6th International Conference on Gas Hydrates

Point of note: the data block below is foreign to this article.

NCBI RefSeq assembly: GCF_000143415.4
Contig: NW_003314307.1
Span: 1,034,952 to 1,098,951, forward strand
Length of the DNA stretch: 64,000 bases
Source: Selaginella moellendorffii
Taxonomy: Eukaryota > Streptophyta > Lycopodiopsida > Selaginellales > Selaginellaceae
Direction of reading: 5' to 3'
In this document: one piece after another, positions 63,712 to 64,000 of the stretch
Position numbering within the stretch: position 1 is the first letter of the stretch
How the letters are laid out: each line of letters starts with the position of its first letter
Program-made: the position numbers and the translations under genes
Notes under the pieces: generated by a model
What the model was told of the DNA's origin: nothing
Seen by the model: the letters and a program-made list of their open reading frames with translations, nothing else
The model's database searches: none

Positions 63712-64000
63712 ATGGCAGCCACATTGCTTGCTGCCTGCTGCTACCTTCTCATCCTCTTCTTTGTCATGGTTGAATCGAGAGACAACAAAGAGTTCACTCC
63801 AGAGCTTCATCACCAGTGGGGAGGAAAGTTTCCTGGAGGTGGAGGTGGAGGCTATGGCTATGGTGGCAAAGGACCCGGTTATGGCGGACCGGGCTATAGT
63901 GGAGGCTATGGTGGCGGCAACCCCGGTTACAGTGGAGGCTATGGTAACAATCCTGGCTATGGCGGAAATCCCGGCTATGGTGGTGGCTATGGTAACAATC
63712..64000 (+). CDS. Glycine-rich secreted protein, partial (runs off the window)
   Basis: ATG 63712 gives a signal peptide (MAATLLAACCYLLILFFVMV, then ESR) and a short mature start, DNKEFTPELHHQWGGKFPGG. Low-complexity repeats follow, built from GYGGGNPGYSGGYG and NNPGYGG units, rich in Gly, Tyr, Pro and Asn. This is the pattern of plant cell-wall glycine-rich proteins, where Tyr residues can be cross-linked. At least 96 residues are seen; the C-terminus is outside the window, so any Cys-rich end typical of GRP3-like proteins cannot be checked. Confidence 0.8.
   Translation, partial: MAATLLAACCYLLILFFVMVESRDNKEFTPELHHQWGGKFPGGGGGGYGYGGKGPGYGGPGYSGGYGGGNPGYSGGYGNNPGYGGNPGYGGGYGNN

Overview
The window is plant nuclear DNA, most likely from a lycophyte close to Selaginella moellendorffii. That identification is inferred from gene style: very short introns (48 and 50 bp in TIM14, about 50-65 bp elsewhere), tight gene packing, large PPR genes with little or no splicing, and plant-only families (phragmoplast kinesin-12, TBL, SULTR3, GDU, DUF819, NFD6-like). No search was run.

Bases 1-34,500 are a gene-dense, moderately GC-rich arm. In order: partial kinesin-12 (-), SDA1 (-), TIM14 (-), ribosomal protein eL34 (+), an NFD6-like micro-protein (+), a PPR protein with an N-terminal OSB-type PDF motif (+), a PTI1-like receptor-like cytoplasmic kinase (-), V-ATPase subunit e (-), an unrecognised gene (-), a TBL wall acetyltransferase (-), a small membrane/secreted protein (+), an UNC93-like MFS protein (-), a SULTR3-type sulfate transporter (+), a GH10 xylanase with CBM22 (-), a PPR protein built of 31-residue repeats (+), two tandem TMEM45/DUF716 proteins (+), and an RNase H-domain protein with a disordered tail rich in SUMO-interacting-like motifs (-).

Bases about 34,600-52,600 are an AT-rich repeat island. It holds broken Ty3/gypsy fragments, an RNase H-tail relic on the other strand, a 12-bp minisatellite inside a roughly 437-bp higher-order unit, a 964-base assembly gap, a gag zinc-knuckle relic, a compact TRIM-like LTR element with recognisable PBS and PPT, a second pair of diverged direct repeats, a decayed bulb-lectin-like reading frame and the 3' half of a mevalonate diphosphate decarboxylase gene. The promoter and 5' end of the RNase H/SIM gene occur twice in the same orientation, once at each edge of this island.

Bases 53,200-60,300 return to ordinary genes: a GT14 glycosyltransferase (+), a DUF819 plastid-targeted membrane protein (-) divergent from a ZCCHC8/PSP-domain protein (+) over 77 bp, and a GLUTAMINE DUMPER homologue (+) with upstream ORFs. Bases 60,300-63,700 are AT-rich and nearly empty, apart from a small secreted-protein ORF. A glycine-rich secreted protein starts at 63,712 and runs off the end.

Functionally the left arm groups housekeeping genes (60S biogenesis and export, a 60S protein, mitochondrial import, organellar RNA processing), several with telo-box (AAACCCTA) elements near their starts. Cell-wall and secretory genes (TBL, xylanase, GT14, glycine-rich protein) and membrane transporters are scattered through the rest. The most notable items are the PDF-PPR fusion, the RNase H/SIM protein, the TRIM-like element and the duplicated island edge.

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   VELOCITY ANALYSIS OF LWD AND WIRELINE SONIC DATA IN HYDRATE-BEARING SEDIMENTS ON THE CASCADIA MARGIN  David Goldberg∗, Gilles Guerin, Alberto Malinverno, and Ann Cook Lamont-Doherty Earth Observatory Columbia University 61 Rte 9W Palisades, NY 10964 USA   ABSTRACT Downhole acoustic data were acquired in very low-velocity, hydrate-bearing formations at five sites drilled on the Cascadia Margin during the Integrated Ocean Drilling Program (IODP) Expedition 311. P-wave velocity in marine sediments typically increases with depth as porosity decreases because of compaction. In general, Vp increases from ~1.6 at the seafloor to ~2.0 km/s ~300 m below seafloor at these sites.  Gas hydrate-bearing intervals appear as high-velocity anomalies over this trend because solid hydrates stiffen the sediment. Logging-while-drilling (LWD) sonic technology, however, is challenged to recover accurate P-wave velocity in shallow sediments where velocities are low and approach the fluid velocity. Low formation Vp make the analysis of LWD sonic data difficult because of the strong effects of leaky-P wave modes, which typically have high amplitudes and are dispersive. We examine the frequency dispersion of borehole leaky-P modes and establish a minimum depth (approx 50-100 m) below the seafloor at each site where Vp can be accurately estimated using LWD data. Below this depth, Vp estimates from LWD sonic data compare well with wireline sonic logs and VSP interval velocities in nearby holes, but differ in detail due to local heterogeneity. We derive hydrate saturation using published models and the best estimate of Vp at these sites and compare results with independent resistivity-derived saturations.  Keywords: sonic logging, LWD, marine sediments, CH4 hydrate saturation   ∗ Corresponding author: Phone: +1 845 365 8674  Fax +1 845 365 3182 E-mail: goldberg@ldeo,columbia.edu INTRODUCTION Sonic velocity logs provide one of the best means to investigate the physical properties and porosity of drilled sequences and to tie logging data with seismic and core measurements. Increasingly, these measurements are required for geotechnical and shallow seismic exploration in shallow marine sediments where P-wave velocity is extremely low, often close to the fluid velocity. Such low velocity values make the analysis of sonic logs from logging-while-drilling (LWD) measurements challenging because of the strong effects of wave modes linked to the presence of a logging tool in the borehole, such as leaky-P modes [1]. Leaky-P (Airy) modes are excited when trapped fluid arrivals from a large- amplitude source in a borehole interfere with the compressional head wave propagating along the formation. The resulting leaky-P modes are dispersive: their phase velocity is near the formation velocity at low frequencies and tends to the fluid velocity as frequency increases. These dispersion effects must be accurately analyzed to measure formation velocity from leaky-P waveform data.  In this paper, we present results from LWD and wireline sonic tools deployed in shallow gas- hydrate bearing hemipelagic muds on the Cascadia margin [2]. Five sites were drilled Proceedings of the 6th International Conference on Gas Hydrates (ICGH 2008), Vancouver, British Columbia, CANADA, July 6-10, 2008. through a relatively heterogeneous section of hemipelagic sediments with generally high core recovery (Fig. 1).   Figure 1  Location map and bathymetry for the sites drilled during IODP Expedition 311 [2]  The Schlumberger SonicVision LWD tool was deployed at all five sites during IODP Expedition 311, penetrating from the seafloor through the BSR at 200-300 m depth below seafloor (mbsf) at Sites U1325–U1329. (Fig. 2). More than 1400 m of LWD sonic waveform data were successfully recorded. Reidel et al. [2] describe preliminary compressional velocity (Vp) logs computed from the leaky-P wave mode in these data. We produce new Vp estimates from the LWD sonic waveforms using high-resolution dispersion analysis and compare the results with both wireline logs and core and VSP data acquired at these sites. Throughout this paper we refer to the P-wave slowness, the inverse of Vp, in typical units of microseconds per foot (µs/ft).   Figure 2  Multichannel seismic cross-section with site locations and approximate penetration [2]  DATA LWD sonic waveforms The LWD sonic tool is 17 cm (6.75 in) in diameter, and the hole was drilled with a 25-cm (9.875 in) bit. The tool records four waveforms over an array of receivers spanning a distance of 3.0-4.2 m from the source at 20-cm intervals [3]. The tool was configured with a wide-band source function, generating P-wave energy over frequencies from ~1-10 kHz. Drilling rates were generally maintained between 25-35 m/hr in each hole, and waveform data were recorded within ~20 min of bit penetration [2]. A waveform data set consisting of eight stacked waveforms was measured over every 0.15-m interval. Differential caliper logs measuring the distance from the tool to the borehole wall show these holes are in gauge for the most part, and the quality of the waveforms is not significantly degraded by borehole conditions. The recorded waveforms have relatively high signal amplitude because drilling noise is strongly attenuated in these high- porosity sediments.  The LWD waveform data recorded in low- velocity sediment contain dispersive energy from leaky-P, fluid, and tool modes [1]. We illustrate the dispersion curves for the recorded waveform using Prony’s method, which computes the phase velocity for each mode at every frequency step [4]. For example, Figure 3 shows the computed slowness dispersion from multiple leaky-P wave modes for representative depth points a to f at Site U1326.   Figure 3, a–f.  Slowness dispersion plots of LWD sonic data at representative depths at Site U1326  These plots clearly illustrate that dispersion is present in the leaky-P modes throughout the hole, illustrated by an overall increase in slowness with increasing frequency, and that slowness tends to the borehole fluid slowness (red line) at higher frequency. Dispersion appears reduced at shallower depths (e.g., Fig. 3a-b) with small differences between leaky-P (green line) and borehole fluid slowness at low frequency. Higher and lower order modes are indicated by points far above and below these lines. The depth at which the fluid can no longer be distinguished from the leaky-P slowness at low frequency – where the red and green lines converge to within the resolution of the estimate point – determines the depth at which Vp can be reliably estimated using these data. Above this minimum depth, the leaky- P and fluid modes cannot be separated reliably.  Velocity logs Figure 4 shows Vp logs computed from LWD sonic data collected at 5 sites during IODP Expedition 311 [2]. Fluid velocity estimated from LWD data (black curve) and an estimate of the base of the gas hydrate stability zone (GHSZ) is shown at each site (black lines). Slowness values were estimated from full dispersive analysis of the waveforms in post processing [5, 6]. Figure 4 LWD and wireline Vp logs, core and VSP velocity estimates at sites U1325-U1329  LWD estimates of formation Vp from dispersion analysis are shown; reliable values (red curve) and unreliable values (green curve) based on the stepwise slowness dispersion analysis. Vp estimates from wireline logs (blue curve) and data from laboratory measurements on core samples (points) are also shown for comparison. Table 1 gives the depths below which LWD estimates are reliable for each site. Below these depths, wireline Vp logs follow closely with the LWD estimates, with some small-scale and local geological differences. Hole locations at each site are offset by ~10 m, on average, which introduces lateral variability over even these short distances between the LWD and wireline holes. LWD and wireline logs may therefore differ significantly in holes where methane hydrate or free gas occurs (e.g., Site U1327, 130-150 mbsf).  Site Depth (m bsf) U1325 57 U1326 71 U1327 71 U1328 100 U1329 90  Table 1  Minimum depth for reliable Vp estimation from LWD data at IODP Expedition 311 sites  Comparison with VSP In Figure 4, comparison of the LWD and wireline logs and the VSP estimates of Vp  (light blue curve) indicate that all follow similar trends with depth, but of course the VSP results have lower vertical resolution. Considering the lower frequency and greater investigation volume of the measurement, differences between the logs remain within the accuracy of the VSP estimate (+/- 0.2 km/s) at each site and within the lateral variability between holes. These comparisons corroborate the reliability of the wireline, LWD, and VSP data below the minimum depth and the local variability due to formation properties, methane hydrate, and gas occurrences at these sites.  Comparison with core Core data were acquired shipboard under ambient laboratory conditions in the 20 m below the seafloor at each site [2]. Figure 5 illustrates Vp estimates from both whole and split core over this interval as well as the LWD-derived Vp and fluid velocity estimates. In general, variations between core and log data can be attributed to one or more of the following effects: 1) lateral changes in properties between the core and LWD holes, 2) sampling bias due to incomplete core recovery, 3) differential porosity rebound of the core samples under ambient laboratory conditions due to local changes in lithology and cementation, or 4) local fracturing and structures that are not sampled through coring. Figure 5 Comparison of LWD logs and core velocity estimates 20 m below seafloor at sites U1325-U1329  Because of these effects, comparisons of laboratory and in situ data are often difficult over short intervals and most useful for overall trend analysis with depth. Due to rebound expansion when cores are recovered and measured at surface pressure conditions, core Vp estimates can be considered as a lower bound on the formation velocity. At these sites, however, it is important to observe that core Vp data are systematically greater than LWD measurements (Fig. 5). Therefore, the core results provide strong evidence that the LWD logs significantly underestimate Vp over the interval immediately below the seafloor and are unreliable.  Estimation of gas hydrate saturation We estimate gas hydrate saturation from porosity and resistivity logs using Archie's equation [7] and from acoustic logs using a pore-scale cementation model [8] in Holes U1326A (LWD) and U1326D (wireline). Gas hydrate-bearing intervals correspond to intervals of anomalously high measured resistivity and high measured velocity. Archie's equation gives a quantitative estimate of the water saturation and these estimates were calculated by comparing the measured electrical resistivity to the resistivity predicted from the porosity assuming that the formation is fully water saturated. The cementation model has been used to predict velocity log results in other clay-dominated marine hydrate settings [9] and assumes that hydrate forms on the surface of sediment grains, cementing the formation to some extent [8, 9]. The cementation model requires computation of the bulk modulus of the formation. Because the LWD sonic tool does not measure Vs, we derive a linear relationship between Vp and Vs using wireline logs in Hole U1326D (i.e., Vs = 0.606Vp - 634.3), and apply this to the LWD Vp data to compute bulk modulus in Hole U1326A. The results of both resisitivity- and velocity-based estimation of gas hydrate saturation are shown in Figure 6.  Figure 6 Comparison of gas hydrate saturation estimated from acoustic and resistivity logs in Holes U1326A (LWD) and U1326D (wireline)  Comparing results of the cementation model applied to the velocity logs and application of Archie's relationship to the resistivity logs in the same wells, we observe an overall agreement on the location and on the concentrations of gas hydrate at Site U1326. Further, the same velocity- and resisitivity-based saturation models applied to both wireline and LWD data in Hole U1326A and Hole U1326D, respectively, produce overall agreement given the ~25 m lateral distance between these LWD and wireline holes. Differences in these profiles between Hole U1326A and Hole U1326D may in part be attributed to the geological heterogeneity in the formations encountered in each hole and the local distribution of hydrate within sand layers and fractures that are not continuous between holes.  Figure 6 also shows the gas hydrate saturations obtained on core samples by measuring the freshening (decrease in chlorinity) of interstitial pore waters due to gas hydrate dissociation [7]. The well log and chlorinity estimates of gas hydrate saturation differ in detail because many of the chlorinity data were taken in sand layers that are only a few cm thick and are below the resolution of the well logs.  In addition, the chlorinity data were obtained in holes U1326C and U1326D, and there may be additional differences with well logs measured in different holes due to lateral heterogeneity.  SUMMARY LWD sonic data were recorded during Integrated Ocean Drilling Program (IODP) Expedition 311 at five sites transecting the Cascadia margin. Dispersion of LWD sonic data in low-velocity formations was observed and we attribute this to the presence of the tool in a borehole and to leaky-P mode propagation. The extraction of accurate velocity information in the shallowest sediments is difficult because the waveforms are dispersive and both leaky-P (Airy) phases and fluid modes affect the recorded arrivals. Vp logs were estimated from the LWD sonic data at these sites using high-resolution dispersion analysis and limiting Vp calculation below a minimum depth where the dispersive leaky-wave speed can be distinguished from fluid velocity. Estimates of Vp using this approach compare quite reasonably with wireline logging and VSP results at all sites, with observed differences attributed to lateral variability between holes and the presence (or absence) of methane hydrate and free gas. Mismatch between the core and LWD Vp estimates are observed above the minimum depth, and are attributed to the very slow and inseparable fluid and leaky-P wave modes in shallow sub-seafloor sediments. In future uses, care is advised when interpreting LWD waveforms in shallow sub-seafloor formations and high-resolution dispersion analysis in the frequency domain is recommended for LWD sonic data interpretation. Using velocity- and resisitivity logs with established model assumptions, a comparison of saturation estimates agree quite well through the hydrate occurrence zone at one site, and using both wireline and LWD data, considering lateral variability between holes drilled on the Cascadia margin. We attribute this agreement to the reasonable, but independent assumptions in these models and critical evaluation of the well log data.   ACKNOWLEDGEMENTS This research used samples and data provided by the Integrated Ocean Drilling Program (IODP). We greatly appreciate the efforts of the crew and staff of the JOIDES Resolution during IODP Expedition 311 to collect these data. C. Brenner assisted with preparation of Figure 3. The velocity data described here are available directly via the ODP online logging database at www.ldeo.columbia.edu/BRG/ODP/DATABASE /index.html.   REFERENCES [1] Paillet, F. L., and C. H. Cheng, 1986, A numerical investigation of head wave and leaky modes in fluid-filled boreholes, Geophysics, 51, 1438-1449. [2] Riedel, M., Collett, T.S., Malone, M.J., and the Expedition 311 Scientists, 2006. Proc. IODP v 311. Integrated Ocean Drilling Program, Texas AM University, College Station TX. iodp.tamu.edu/publications/exp311/311title.htm, [3] Aron, J. Chang, S., Dworak, C. Hsu, K., Minerbo, G., and Yogeswaren, E., 1997, Real- time sonic logging while drilling in hard and soft rocks, Trans. Soc. Petrophys. and  Well Log Analysts, 35th Ann. Logging Sympos., Houston, TX (USA) paper HH. [4] Ekstrom, M., 1995, Dispersion estimates from borehole acoustic arrays using a modified matrix pencil algorithm, 29th Asilomar Conf on Signals, Systems and Computers, Pacific Grove, CA. [5] Blanch, J., Cheng, A., Varsamis, G. and Araya, K., 2003, Evaluation of dispersion estimation methods for borehole acoustic data, Trans. of Soc. of Expl. Geophys., 73rd Ann. Int’l Mtg, Dallas, TX (USA) pg. 305-308. [6] Goldberg, D., A. Cheng, S. Gulick, J. Blanche, and J. Byun, 2005. Velocity analysis of LWD sonic data in turbidites and hemipelagic sediments offshore Japan, ODP Sites 1173 and 808, In: Mikada, H. Moore, G. F., G.F. Taira, A., Becker, K., and Klaus, A. (Eds), Proc. Ocean Drilling Program, Sci. Results, 190/196, 1-15, Texas AM University, College Station TX. www- odp.tamu.edu/publications/190196SR/352/352.htm. [7] Malinverno, A., Kastner, M., Torres, M.E., and Wortmann, U.G., 2008. Gas hydrate occurrence from pore water chlorinity and downhole logs in a transect across the Northern Cascadia Margin (IODP Expedition 311), J. Geophys. Res., in review. [8] Dvorkin, J., and Nur, A., 1996, Elasticity of high-porosity sandstones: Theory for two North Sea data sets, Geophysics, 61, 1363-1370. [9] Guerin, G., Goldberg, D., and Meltser, A., 1999, Characterization of in situ elastic properties of gas hydrate-bearing sediments on the Blake Ridge, J. Geophys. Res., 104, 17,781- 17,796.